As a worker’s employment does not cease in the event of a TUPE transfer but transfers over to the transferee, the Employment Appeal Tribunal (EAT) held in Mears Homecare Ltd v Bradburn and ors that the obligation on the employer to maintain records with regard to the national minimum wage and to produce those records when requested to do so, also transfers over.
The claimants in this case were employed by Mears until 31 October 2016 when their employment was transferred to new employers under the Transfer of Undertakings (Protection of Employment) Regulations 2006 (TUPE).
At the beginning of February 2017, the claimants served protection notices under section 10 of the National Minimum Wage Act 1998 (NMWA) asking to inspect their wage records for the proceeding 12 months, spanning nine months when Mears had been their employer and three months with the new employers.
As the employers did not respond within the 14-day period required by section 10(9) of the NMWA, the claimants lodged tribunal proceedings under section 11 of NMWA for a declaration and compensation.
Section 9 NMWA requires employers to keep pay records; section 10 entitles workers to inspect and examine them; section 11 states that if a tribunal finds in favour of the claimant, they “shall make a declaration to that effect” and “pay to the worker a sum equal to 80 times the hourly rate of the national minimum wage” in force at the time.
Section 54 NMWA defines the meaning of worker, employee and contract of employment.
Upholding the claims, the tribunal ordered the employers to pay £600 to each of the claimants.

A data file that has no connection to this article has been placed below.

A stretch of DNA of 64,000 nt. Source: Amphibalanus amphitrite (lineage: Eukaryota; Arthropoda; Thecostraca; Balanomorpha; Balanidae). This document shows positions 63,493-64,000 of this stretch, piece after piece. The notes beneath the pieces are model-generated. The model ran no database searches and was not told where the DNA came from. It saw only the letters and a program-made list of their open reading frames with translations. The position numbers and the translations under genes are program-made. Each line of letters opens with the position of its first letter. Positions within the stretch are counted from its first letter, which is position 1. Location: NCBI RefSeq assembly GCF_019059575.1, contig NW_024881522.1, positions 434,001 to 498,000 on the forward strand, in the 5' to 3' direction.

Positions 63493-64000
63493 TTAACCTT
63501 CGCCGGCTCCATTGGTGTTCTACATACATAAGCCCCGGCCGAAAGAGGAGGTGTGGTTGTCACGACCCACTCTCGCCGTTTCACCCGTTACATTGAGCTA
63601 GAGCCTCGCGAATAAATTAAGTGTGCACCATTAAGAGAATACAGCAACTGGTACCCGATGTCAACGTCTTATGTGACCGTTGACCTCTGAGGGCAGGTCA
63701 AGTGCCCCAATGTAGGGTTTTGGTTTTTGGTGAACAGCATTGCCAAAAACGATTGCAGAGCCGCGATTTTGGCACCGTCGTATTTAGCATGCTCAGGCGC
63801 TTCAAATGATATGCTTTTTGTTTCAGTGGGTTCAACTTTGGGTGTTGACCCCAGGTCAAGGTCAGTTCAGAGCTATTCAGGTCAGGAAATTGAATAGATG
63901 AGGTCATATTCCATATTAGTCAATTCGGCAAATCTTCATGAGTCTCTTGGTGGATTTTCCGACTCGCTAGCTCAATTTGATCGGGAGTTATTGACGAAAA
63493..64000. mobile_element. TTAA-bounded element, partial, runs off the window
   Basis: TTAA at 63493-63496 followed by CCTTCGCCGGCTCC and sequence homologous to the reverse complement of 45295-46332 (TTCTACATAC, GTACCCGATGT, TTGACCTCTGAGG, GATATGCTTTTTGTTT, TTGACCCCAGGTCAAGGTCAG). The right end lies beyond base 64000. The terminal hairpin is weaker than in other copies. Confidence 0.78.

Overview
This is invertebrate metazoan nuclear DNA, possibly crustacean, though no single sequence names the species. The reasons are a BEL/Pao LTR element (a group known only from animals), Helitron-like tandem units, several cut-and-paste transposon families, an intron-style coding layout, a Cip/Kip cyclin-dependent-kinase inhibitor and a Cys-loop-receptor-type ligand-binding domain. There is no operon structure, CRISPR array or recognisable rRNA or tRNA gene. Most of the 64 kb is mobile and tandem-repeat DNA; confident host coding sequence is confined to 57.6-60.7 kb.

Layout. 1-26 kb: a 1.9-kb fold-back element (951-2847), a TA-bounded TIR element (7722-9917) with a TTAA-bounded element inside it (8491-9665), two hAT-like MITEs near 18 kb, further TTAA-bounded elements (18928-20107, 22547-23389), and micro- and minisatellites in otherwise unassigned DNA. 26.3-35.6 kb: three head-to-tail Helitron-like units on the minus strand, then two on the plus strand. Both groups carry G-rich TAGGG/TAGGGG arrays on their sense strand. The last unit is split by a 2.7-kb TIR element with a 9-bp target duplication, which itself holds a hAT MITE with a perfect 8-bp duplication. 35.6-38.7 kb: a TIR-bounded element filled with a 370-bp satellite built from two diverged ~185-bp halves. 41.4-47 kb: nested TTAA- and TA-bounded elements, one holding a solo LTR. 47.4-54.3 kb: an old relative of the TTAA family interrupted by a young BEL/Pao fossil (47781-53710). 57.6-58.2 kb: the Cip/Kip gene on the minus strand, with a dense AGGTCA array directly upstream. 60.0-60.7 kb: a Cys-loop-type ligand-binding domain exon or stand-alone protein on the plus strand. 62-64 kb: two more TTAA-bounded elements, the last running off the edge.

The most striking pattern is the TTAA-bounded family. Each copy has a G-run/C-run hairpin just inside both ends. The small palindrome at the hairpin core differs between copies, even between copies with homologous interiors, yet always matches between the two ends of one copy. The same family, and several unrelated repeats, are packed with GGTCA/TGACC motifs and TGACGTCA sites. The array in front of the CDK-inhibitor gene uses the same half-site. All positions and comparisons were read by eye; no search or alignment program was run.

Mears appealed on the basis that, when the production notices were issued, it was no longer the claimants’ employer under section 4(1) of TUPE. This states that, after a TUPE transfer, contracts transfer to the new employers “as if originally made between the person so employed and the transferee”. In addition, it argued that the obligation to keep and preserve minimum wage records under the NMWA transferred over.
The EAT agreed that under section 4(1) the contract of employment does not terminate when a relevant transfer takes place. Instead it continues as though it had originally been made between the employee and the transferee.
In terms of the NMWA, section 54 makes clear that “employer” is the person by whom the employee (someone employed under a contract of employment) is employed.
In this case, the claimants did not cease to be employed when their employment transferred over. Instead their contracts continued as though they had always been with the transferee. All that changed was that “a new employer seamlessly stepped into the shoes of the old”. As such, the obligation to maintain records under the NMWA also transferred to the transferee.
Upholding the appeal, the EAT concluded that the tribunal had wrongly focused on the identity of the employer rather than the key question, which was whether the employment under a contract of employment had ceased.